2.1.1. Criteria for Study Selection

All anatomical studies were eligible for inclusion, be it cadaveric, clinical, or radiological, with no restriction to the age of the sample. The primary outcomes were set to be the true or crude prevalence of FT. The true prevalence rate is defined as the number of legs affected compared to the number of legs available for study. The crude FT prevalence is the number of individuals who have either one or two FT compared to the number of individuals available for study. Secondary outcomes were defined as the ancestry-based, laterality-based, gender-based, and side-based frequencies, size of FT, and its origin and insertion variants.

Data Extraction and Analysis. Data extracted included sample size, baseline demographic characteristics of the sample, and prevalence values. Size, origin, and insertion of PT were also extracted when available. Analysis was performed using StatsDirect v2.7.8 (Altrincham, United Kingdom). Proportion meta-analysis was used to (a) calculate the overall true/crude pooled prevalence estimate (PPE), (b) perform subgroup analysis for side-based, gender-based, and ancestry-based PPEs. Odds ratio (OR) meta-analysis was used to establish potential associations with variables such as sex and side. Heterogeneity was investigated using the statistic; whenever > 50%, the random-effect estimate was reported. In case of subgroup analysis of five studies or less, the fixed-effect estimate was used regardless of value. Sensitivity analyses were performed in two instances, when applicable: a subgroup analysis of studies having samples of more than 100 specimens and another two subgroup analyses of studies published before and after the year 1920.

3. Results

3.1. Search Results

The electronic databases search yielded 164 hits. Fourteen duplicates were removed. Thirty-five studies were considered potentially relevant and twenty met the inclusion criteria. Reasons for exclusion were as follows: 9 reports of anatomical variation, 3 electrophysiological studies, and 3 traumatic clinical case reports. The search of old manuscripts revealed 14 relevant studies where 10 met inclusion criteria. Reference checking of the 30 studies meeting inclusion criteria yielded another 5 studies (Figure 2). In total there were 35 studies: 29 cadaveric (25 adults and 4 embryos/fetuses) and 6 clinical, including 7601 legs. Table 1 summarizes the characteristics of the included studies.

3.2. Prevalence of FT

Table 2 shows the prevalence values of FT reported in the included studies.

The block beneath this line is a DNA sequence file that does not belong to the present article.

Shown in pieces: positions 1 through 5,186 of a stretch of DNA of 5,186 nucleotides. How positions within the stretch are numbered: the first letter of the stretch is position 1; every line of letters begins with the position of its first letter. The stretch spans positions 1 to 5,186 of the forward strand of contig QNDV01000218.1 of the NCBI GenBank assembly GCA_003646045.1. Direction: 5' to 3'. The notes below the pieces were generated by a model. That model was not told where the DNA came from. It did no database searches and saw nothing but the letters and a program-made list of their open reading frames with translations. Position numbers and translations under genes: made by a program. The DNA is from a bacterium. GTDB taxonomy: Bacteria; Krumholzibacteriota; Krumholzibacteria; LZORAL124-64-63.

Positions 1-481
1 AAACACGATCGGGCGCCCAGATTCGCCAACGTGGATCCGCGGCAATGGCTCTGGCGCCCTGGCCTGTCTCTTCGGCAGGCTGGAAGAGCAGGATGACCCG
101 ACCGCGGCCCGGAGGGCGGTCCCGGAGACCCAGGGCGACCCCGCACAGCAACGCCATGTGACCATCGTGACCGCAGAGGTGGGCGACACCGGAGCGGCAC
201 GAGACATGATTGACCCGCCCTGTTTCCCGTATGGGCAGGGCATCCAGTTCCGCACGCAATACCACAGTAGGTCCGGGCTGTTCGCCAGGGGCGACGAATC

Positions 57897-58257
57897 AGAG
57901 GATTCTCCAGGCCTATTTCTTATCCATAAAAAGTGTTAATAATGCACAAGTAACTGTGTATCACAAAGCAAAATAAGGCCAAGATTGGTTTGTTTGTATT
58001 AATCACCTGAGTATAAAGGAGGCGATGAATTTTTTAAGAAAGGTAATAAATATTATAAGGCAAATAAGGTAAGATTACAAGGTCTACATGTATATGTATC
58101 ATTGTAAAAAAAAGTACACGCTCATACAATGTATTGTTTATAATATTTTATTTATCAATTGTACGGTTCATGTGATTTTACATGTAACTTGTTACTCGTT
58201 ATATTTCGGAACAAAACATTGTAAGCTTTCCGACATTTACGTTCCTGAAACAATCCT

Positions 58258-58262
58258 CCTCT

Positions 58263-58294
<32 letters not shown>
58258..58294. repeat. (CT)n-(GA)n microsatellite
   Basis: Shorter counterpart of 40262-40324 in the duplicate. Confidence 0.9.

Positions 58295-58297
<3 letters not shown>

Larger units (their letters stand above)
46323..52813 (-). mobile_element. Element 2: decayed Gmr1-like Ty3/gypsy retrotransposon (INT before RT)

3.2.1. Adult Cadaveric Studies

Twenty-five studies [5, 20, 21, 23, 25, 26, 3032, 3752] including 3628 legs yielded a weighted true prevalence of 93.2% (95% CI = 0.916 to 0.945, = 62.2%). A sensitivity analysis of 9 studies including samples of more than 100 leg specimens with a total of 2517 specimens yielded a weighted frequency of 92.7% (95% CI = 0.908 to 0.943, = 63.2%). Eight studies published before the year 1920 with a total of 1723 legs yielded a weighted frequency of 93.3% (95% CI = 0.920 to 0.944, = 39.3%). Seventeen studies published after the year 1920 with a total of 1805 legs yielded a weighted frequency of 93.7% (95% CI = 0.915 to 0.956, = 6.8%).

Eight studies [23, 25, 32, 37, 38, 42, 49, 52] including 395 cadaver specimen yielded a crude prevalence of 93% (95% CI = 0.88 to 0.964, = 56.8%).

Thirteen studies [20, 21, 23, 25, 26, 32, 3739, 43, 49, 51, 52] including 875 right legs and 869 left legs yielded a pooled OR of 1.2 (95% CI = 0.573 to 2.514, = 68.3, ). No significance was found in relation to the side.

Nine studies [20, 23, 25, 3739, 43, 49, 52] including 622 males and 334 females yielded a pooled OR of 1.77 (95% CI = 1.035 to 2.691, = 0%, and ) in favor of male sex.

Thirteen “Caucasian” studies [5, 20, 23, 25, 30, 3739, 4447, 49] including 1788 legs yielded a true frequency of 92.3% (95% CI = 0.910 to 0.934; = 0%).

Four Indian studies [26, 5052] including 474 legs yielded a true frequency of 90.8% (95% CI = 0.880 to 0.932, = 82.4%).

Three South American studies [31, 32, 48] including 188 legs yielded a true frequency of 97.4% (95% CI = 0.916 to 0.998, = 67.5%).

Two Japanese studies [40, 41] including 938 legs yielded a true frequency of 95.5% (95% CI = 0.940 to 0.9670, = 36.5%).

One Turkish study [21], one African study [42], and one Chinese study [43] reported true frequencies of 95.4%, 90.2%, and 89.3%, respectively.

3.2.2. Fetal Cadaveric Studies

Four studies [3335, 53] with a total of 570 legs reported a true prevalence of 82.1% (95% CI = 0.788 to 0.851, = 0%).

3.2.3. Clinical Studies

Six studies [27, 28, 5457] with a total of 3160 legs yielded a true frequency of 80% (95% CI = 0.625 to 0.914, = 98.6%).

All clinical studies but Bourdon and Petitdant [56] with a total of 1537 subjects yielded a crude frequency of 75.7% (95% CI = 0.578 to 0.898, = 97.5%).

3.3. Morphology of FT

Table 3 shows reported origin, insertion, and size of FT from the included studies.

3.3.1. Origin of FT

Eleven studies [26, 30, 31, 34, 35, 4752] reported the origin of PT. Out of 1026 observed FT, 854 (83.2%) originated from the fibula with 721 (70.2%) originated from the distal half of the fibula and 133 (13%) from the distal third. Additionally, 162 (15.8%) originated from the EDL muscle.

3.3.2. Insertion of FT

All studies but that of Bhatt et al. [50] reported the mode of insertion. Out of 1248 observed FT, in 152 (12.2%) of cases the FT inserted on the shaft of M5, 252 (20.2%) took insertion on the base of M5 (5th metatarsal), 292 (23.4%) on base and shaft of M5, 423 (33.9%) on both M4 (4th metatarsal) and M5, 38 (3%) on M4, and 24 (2%) on EDL tendon. In 67 (5.3%) cases, the distal tendon of FT gives a slip onto the head of M5 or onto the base of the fifth toe.

3.3.3. Size of FT

Six studies [21, 31, 4850, 52] with a total of 313 FT yielded a mean tendon length of 5.62 cm. Five studies [21, 31, 47, 49, 52] with a total of 279 FT yielded a mean width of 3.28 mm.

3.3.4. Number of FT Tendon Slips